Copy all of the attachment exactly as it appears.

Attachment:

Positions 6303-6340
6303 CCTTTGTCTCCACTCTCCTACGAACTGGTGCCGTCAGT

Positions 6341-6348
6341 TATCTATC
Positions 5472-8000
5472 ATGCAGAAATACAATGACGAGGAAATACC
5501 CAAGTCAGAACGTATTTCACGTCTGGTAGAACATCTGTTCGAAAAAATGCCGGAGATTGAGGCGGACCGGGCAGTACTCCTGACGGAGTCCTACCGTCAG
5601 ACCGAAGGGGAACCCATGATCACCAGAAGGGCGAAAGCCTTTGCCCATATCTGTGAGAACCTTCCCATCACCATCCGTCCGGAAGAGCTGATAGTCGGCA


Positions 6303-6340
6303 CCTTTGTCTCCACTCTCCTACGAACTGGTGCCGTCAGT

Positions 6341-6348
6341 TATCTATC
Positions 5472-8000
5472 ATGCAGAAATACAATGACGAGGAAATACC
5501 CAAGTCAGAACGTATTTCACGTCTGGTAGAACATCTGTTCGAAAAAATGCCGGAGATTGAGGCGGACCGGGCAGTACTCCTGACGGAGTCCTACCGTCAG
5601 ACCGAAGGGGAACCCATGATCACCAGAAGGGCGAAAGCCTTTGCCCATATCTGTGAGAACCTTCCCATCACCATCCGTCCGGAAGAGCTGATAGTCGGCA